报告题目：Study of the Renner-Teller Effect in the Simplest Carbene HCF Using Laser Induced Fluorescence Spectroscopy
报告人： Haiyan Fan Hagenstein Shiehzi University
Dr. Haiyan Fan-Hagenstein received her Ph.D. in Physical Chemistry from Marquette University. Her doctoral research in the group of Dr. Scott Reid focused on the study of the fine and hyperfine rovibronic structure of some interstellar or combustion reaction related small radicals and carbenes using the techniques including jet cooled molecular beam, laser induced fluorescence, and quantum beat measurement. She then spent a few years as a postdoctoral appointee at Argonne national laboratory in Dr. Stephen Pratt’s group studying the vacuum ultraviolet and multiphoton photoionization dynamics of atoms or radical products of photodissociation, photoionization and photodissociation from excited states, and autoionization and predissociation phenomena using ion imaging techniques. The postdoctoral experience at Concordia College in the group of Dr. Darin Ulness led her to the study of hydrogen or halogen bonding in solution phase using Raman, FTIR, and NMR spectroscopy.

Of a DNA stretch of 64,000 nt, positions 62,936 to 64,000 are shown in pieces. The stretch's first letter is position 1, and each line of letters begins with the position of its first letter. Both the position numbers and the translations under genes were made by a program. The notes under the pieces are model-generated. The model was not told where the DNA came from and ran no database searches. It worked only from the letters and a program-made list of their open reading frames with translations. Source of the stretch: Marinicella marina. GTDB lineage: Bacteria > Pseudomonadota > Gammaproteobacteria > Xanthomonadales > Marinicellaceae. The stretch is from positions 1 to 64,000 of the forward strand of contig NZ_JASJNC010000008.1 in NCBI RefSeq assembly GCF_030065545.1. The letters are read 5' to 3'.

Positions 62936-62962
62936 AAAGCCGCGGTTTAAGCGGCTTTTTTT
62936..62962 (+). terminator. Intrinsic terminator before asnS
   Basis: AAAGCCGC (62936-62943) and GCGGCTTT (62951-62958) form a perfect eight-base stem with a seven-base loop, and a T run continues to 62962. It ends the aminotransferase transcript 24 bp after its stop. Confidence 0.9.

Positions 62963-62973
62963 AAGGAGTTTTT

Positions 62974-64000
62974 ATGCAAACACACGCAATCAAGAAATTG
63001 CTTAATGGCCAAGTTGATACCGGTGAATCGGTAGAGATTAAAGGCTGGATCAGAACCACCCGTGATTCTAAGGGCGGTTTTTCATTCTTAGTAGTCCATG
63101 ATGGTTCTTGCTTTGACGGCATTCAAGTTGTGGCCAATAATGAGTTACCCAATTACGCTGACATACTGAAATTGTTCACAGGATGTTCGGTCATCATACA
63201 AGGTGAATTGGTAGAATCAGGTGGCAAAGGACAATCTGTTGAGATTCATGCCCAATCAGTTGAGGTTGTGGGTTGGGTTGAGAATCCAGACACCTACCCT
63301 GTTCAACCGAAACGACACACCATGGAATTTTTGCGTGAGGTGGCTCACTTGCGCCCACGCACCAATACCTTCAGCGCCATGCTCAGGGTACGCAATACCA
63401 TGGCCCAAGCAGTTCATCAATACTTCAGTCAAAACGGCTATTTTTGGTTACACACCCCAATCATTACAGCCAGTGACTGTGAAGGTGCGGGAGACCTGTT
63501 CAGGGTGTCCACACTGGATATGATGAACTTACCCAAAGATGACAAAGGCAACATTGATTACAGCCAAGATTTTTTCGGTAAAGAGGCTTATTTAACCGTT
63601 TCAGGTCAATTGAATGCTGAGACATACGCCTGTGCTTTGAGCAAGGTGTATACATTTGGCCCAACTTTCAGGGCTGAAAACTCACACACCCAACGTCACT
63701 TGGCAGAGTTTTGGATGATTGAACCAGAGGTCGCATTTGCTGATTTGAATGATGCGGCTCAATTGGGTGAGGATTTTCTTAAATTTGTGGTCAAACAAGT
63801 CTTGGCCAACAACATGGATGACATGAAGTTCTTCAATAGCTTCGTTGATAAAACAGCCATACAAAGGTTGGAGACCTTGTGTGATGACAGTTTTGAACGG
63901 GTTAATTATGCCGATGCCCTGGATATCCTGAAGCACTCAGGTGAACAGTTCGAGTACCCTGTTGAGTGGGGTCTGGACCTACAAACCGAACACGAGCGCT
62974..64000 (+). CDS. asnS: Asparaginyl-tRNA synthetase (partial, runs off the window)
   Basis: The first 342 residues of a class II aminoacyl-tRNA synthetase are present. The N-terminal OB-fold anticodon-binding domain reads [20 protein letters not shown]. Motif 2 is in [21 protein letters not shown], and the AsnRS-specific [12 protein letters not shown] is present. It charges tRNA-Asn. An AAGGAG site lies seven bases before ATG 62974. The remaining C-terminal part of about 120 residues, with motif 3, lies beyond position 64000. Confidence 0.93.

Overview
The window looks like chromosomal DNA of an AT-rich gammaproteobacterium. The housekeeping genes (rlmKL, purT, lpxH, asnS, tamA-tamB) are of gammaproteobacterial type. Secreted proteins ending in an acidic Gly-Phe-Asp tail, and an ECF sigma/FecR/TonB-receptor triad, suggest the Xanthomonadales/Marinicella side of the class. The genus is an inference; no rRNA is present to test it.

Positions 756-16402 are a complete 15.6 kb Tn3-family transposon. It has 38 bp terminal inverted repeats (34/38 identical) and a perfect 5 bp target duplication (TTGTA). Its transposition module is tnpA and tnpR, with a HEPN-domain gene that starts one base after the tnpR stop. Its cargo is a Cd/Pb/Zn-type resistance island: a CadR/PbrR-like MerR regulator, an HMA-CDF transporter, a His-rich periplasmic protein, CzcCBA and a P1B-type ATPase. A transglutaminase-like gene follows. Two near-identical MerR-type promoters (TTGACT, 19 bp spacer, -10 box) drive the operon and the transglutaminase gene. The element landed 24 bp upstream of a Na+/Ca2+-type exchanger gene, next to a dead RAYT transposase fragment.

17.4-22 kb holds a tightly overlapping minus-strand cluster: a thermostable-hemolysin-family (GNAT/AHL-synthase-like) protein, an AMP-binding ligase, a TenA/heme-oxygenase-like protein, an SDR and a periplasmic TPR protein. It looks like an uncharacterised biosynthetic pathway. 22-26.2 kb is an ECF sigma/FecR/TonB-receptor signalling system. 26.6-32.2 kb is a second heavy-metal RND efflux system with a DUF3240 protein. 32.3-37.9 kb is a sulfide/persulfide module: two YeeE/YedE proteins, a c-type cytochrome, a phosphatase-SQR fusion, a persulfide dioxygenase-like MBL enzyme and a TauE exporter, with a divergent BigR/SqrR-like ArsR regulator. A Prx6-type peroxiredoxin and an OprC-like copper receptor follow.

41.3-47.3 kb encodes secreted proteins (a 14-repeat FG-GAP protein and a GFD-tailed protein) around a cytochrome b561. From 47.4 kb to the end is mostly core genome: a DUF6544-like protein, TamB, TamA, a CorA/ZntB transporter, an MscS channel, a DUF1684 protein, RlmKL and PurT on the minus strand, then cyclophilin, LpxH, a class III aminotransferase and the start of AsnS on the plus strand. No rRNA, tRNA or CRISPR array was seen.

报告题目：New Generation Chromophores and Fluorophores for Photodynamic Therapy and Other Bio-Medical Applications
报告人： Enrico Benassi Scuola Normale Superiore of Pisa
Enrico Benassi received his Ph.D. in theoretical Physical Chemistry-Chemical Physics from the University of Modena and Reggio Emilia, Italy, with a thesis focused on new theoretical models for the description of the electronic energy transfer and quantum transport in molecular systems. He then spent a few years at the S3 Institute of Nanoscience and Nanotechnology CNR, investigating optomechanical properties of Self-Assembled Monolayers of azo-photoswitchers on noble metal surfaces. He subsequently moved to the Scuola Normale Superiore of Pisa, where he specialised in the theoretical and computational description of solvent effects and nonlinear optical properties, theories of the electronic structure, and theoretical and computational spectroscopies.